Less experienced swimmers should spend more of their time in the Drills portion of a workout, focusing on form and technique, before they start to rack up the yardage in long distance/endurance sets. It is important not to attempt to apply power and speed until your technique and form have advance considerably.
While technique is important, you need to build endurance in the water in order to race. Start with a total workout distance you are comfortable with and structure a workout around that target distance. Gradually increase the distance of your workout as you build toward a competition. Do not eliminate the technique and form drills from the workout in favor of long distances, good form and technique are what allow you to swim efficiently and be able to gain more speed while spending less energy.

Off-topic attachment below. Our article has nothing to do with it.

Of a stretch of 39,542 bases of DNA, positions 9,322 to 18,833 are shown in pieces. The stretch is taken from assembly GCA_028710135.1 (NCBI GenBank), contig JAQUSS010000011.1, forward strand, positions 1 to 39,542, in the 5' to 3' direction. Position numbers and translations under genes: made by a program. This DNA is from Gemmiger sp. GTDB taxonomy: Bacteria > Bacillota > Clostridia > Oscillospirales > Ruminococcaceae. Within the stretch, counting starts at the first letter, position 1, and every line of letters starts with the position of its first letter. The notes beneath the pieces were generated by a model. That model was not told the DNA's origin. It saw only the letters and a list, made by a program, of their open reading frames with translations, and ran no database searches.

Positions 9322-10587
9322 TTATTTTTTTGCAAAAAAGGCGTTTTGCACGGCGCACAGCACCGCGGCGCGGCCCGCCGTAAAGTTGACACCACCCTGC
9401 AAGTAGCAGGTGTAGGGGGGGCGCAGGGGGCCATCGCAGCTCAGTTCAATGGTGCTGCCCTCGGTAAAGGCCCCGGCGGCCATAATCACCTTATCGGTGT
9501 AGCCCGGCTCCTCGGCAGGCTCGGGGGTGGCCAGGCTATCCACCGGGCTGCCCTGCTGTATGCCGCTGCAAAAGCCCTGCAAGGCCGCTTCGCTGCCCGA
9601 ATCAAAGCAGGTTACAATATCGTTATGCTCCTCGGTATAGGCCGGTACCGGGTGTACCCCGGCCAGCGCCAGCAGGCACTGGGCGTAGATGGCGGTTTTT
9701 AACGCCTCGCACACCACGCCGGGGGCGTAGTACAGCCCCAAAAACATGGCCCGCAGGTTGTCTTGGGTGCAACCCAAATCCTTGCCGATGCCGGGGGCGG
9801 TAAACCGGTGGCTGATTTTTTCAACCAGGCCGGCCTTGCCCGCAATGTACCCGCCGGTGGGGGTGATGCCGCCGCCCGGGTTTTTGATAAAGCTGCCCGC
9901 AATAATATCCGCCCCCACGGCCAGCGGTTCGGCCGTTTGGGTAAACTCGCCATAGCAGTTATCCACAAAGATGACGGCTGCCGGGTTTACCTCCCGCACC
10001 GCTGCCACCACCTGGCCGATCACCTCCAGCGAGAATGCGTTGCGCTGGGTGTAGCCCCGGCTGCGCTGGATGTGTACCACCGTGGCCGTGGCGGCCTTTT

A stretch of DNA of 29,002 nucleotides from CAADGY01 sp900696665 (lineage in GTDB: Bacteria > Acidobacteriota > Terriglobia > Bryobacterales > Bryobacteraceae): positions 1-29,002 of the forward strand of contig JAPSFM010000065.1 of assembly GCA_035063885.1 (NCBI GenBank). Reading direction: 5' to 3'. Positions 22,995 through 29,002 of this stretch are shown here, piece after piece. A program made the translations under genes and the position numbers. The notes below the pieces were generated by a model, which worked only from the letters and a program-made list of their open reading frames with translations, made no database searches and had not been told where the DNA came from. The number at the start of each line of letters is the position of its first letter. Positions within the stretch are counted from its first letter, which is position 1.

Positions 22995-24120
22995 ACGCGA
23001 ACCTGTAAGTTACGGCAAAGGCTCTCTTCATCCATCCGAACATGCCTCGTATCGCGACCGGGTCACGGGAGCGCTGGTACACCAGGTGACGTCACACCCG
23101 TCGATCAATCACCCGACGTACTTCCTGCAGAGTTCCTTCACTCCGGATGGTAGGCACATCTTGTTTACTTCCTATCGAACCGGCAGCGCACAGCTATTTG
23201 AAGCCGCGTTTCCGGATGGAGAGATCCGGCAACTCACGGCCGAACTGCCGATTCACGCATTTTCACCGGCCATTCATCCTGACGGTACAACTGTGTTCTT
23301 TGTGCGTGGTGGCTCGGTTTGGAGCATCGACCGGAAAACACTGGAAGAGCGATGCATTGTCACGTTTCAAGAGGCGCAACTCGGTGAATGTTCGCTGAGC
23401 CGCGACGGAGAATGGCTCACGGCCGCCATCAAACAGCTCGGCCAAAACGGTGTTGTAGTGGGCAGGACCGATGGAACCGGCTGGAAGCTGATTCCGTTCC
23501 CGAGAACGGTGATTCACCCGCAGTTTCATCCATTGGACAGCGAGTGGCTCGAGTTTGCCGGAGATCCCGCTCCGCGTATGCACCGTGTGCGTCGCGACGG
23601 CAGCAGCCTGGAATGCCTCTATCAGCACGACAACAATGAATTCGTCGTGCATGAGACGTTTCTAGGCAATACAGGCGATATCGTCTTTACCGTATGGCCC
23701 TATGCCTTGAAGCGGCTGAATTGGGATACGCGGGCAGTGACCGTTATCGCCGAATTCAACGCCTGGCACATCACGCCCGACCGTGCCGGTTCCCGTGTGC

Here is a good way to structure a work out:
- Warm-up: easy swimming, stretching, getting comfortable in the water
- Drills: focusing on technique, swimming at a low intensity concentrating on form
- Focus Sets: sets designed to improve your key limiter in swimming (e.g. endurance, power, speed)
- Cool-down: similar to warm-up, stretch out following tough sets